'Lies' about visitor numbers
Organizers often juggle the wildest figures when it comes to the number of visitors to their events. At least, that’s what Teacher Event Logistics' Maarten van Rijn sees happening in the field. Kevin asks him what's going on.
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Organizers often juggle the wildest figures when it comes to the number of visitors to their events. At least, that’s what Teacher Event Logistics’ Maarten van Rijn sees happening in the field. I ask him what's going on.
Hi Maarten, welcome to our studio.
A lot of organizers lie about the number of visitors to their events. How do you know that?
Well, there are two aspects on that. One is that marketing is, for their organizer’s, so important that the amount of people is telling them that the sponsors will join this special event because there will be a hundred-thousand; A hundred-fifty thousand visitors, and that aspect is so important that the real figures – What you need for calculations; What you need for safety measures – are actually much, much lower than the marketing results. So, if you read something in the newspaper like ‘200,000 people came in this city festival.’ Then, well, say 150,000 is more realistic. Even less.
When you organize a fenced event, then of course that’s no problem because, well, everyone has a ticket, and the tickets are scanned, and so you have the real figures. But, for inner-city events, they always exaggerate, just because of sponsorship.
But, how, then, did you measure that?
Well, we, there are, of course, many techniques, and not all the techniques are really working very well at this moment, but, I’ve done some events now with cameras, with software which recognize head and shoulders and they count very, very accurately. So, that means that if you use those cameras, especially in passages and everything, you can see the speed of walking, you can see the amount of people in a street, and you can really calculate the figures you need for calculating the facilities, and..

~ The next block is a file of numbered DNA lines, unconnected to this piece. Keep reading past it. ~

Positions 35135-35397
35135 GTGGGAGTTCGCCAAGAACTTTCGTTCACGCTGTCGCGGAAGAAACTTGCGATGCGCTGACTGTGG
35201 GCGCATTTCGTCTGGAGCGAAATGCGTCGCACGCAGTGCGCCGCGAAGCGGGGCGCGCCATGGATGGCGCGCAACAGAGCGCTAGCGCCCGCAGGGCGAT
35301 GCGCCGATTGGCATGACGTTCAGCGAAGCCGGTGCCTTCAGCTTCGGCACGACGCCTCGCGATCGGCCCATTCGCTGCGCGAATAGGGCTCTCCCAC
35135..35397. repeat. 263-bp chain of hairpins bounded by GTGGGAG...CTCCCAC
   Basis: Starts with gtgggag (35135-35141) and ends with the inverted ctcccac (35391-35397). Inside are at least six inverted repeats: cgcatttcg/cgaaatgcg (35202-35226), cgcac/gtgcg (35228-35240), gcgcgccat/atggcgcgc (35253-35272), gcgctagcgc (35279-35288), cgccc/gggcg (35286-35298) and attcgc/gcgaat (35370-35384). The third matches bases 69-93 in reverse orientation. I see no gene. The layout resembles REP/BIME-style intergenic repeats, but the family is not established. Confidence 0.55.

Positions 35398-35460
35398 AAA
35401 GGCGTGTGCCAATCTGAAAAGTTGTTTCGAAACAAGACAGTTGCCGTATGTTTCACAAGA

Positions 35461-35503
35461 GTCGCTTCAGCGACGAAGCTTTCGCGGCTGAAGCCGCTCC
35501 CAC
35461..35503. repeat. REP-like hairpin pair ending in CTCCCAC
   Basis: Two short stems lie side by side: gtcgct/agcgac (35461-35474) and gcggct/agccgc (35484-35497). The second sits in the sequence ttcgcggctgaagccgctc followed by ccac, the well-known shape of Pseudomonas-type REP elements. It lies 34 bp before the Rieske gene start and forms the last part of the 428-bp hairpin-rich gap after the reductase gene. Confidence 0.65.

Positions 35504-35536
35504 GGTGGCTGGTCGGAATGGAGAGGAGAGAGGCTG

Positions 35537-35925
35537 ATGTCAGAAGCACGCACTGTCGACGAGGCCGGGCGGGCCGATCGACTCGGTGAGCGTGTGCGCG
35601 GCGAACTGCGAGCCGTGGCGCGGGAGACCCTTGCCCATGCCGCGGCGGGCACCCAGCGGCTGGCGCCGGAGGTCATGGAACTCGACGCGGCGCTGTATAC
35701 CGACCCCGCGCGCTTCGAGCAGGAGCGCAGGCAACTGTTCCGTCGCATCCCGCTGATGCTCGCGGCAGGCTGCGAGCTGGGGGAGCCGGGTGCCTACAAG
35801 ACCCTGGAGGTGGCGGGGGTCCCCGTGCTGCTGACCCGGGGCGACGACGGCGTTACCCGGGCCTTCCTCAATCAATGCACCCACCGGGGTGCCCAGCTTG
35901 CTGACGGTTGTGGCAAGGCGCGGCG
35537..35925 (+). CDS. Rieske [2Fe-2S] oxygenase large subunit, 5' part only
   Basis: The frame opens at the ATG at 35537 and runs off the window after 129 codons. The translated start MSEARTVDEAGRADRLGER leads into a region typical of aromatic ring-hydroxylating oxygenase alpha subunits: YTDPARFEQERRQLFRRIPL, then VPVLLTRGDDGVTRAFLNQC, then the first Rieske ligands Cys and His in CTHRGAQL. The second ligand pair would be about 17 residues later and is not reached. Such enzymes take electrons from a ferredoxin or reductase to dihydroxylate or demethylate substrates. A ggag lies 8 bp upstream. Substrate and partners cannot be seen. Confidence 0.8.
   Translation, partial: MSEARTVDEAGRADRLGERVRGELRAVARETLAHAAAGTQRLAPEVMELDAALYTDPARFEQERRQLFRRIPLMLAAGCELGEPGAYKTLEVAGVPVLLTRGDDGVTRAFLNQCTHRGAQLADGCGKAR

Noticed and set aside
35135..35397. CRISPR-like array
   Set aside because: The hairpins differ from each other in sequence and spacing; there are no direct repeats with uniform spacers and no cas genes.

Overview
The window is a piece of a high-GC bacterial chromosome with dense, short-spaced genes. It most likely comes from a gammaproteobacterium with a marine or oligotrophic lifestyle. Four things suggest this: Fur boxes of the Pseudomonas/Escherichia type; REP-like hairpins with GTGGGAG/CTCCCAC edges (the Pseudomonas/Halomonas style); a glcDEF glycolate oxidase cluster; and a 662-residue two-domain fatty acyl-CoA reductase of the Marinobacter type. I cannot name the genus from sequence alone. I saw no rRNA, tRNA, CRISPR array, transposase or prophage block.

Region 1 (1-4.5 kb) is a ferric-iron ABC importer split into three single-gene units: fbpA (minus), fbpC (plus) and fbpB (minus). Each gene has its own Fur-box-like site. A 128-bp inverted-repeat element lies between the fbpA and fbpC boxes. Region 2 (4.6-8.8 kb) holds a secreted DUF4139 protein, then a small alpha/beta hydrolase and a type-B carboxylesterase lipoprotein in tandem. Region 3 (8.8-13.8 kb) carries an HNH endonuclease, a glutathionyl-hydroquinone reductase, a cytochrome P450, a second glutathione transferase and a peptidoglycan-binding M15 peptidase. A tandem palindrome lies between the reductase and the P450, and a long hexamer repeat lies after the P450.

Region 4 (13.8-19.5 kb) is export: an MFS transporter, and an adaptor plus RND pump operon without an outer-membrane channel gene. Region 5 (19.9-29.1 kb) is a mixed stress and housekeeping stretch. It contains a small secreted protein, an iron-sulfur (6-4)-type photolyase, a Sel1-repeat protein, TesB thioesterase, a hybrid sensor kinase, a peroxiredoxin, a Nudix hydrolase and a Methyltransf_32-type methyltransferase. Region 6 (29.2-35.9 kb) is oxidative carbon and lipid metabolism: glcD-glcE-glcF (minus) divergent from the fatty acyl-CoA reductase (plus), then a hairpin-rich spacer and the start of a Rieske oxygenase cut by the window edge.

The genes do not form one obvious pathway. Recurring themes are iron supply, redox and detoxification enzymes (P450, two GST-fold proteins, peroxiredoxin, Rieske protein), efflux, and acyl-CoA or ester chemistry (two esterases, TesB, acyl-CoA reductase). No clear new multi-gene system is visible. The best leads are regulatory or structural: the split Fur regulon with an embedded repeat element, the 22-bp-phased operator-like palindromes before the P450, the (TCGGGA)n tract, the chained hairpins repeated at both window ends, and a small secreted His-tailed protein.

And it’s coming real-time…
And, it’s coming real time. So, you can always say, ‘Okay, this is the amount of people in this street. Now we have to buffer, we have to close down that area for 5 minutes so that people can go out, because there are too many at this moment in this space…’ And, it’s not done just by vision. A lot of crowd managers… ‘Alleged crowd managers’, or people who are really doing that for a long time and their qualities – I’m not discussing that. But, an estimation about how many people are walking in the street is just based on an image that they have of a thousand people. And, maybe you can say, ‘Okay, a thousand people is, well, maybe 900, maybe 1100’ but, a thousand people is okay. But if you do that with 10,000 people, if you do that with 20,000 people, it’s impossible. You can’t do that any more. And, even the most experienced ones are actually not accurate.
But, how many percentages are they off, then?
Well, I think they miscalculate by vision for 15 to 20 percent. And the marketing figures are even worse. They’re 30, 35. But, you shouldn’t take those figures for granted, never. What the organization calls, is complete…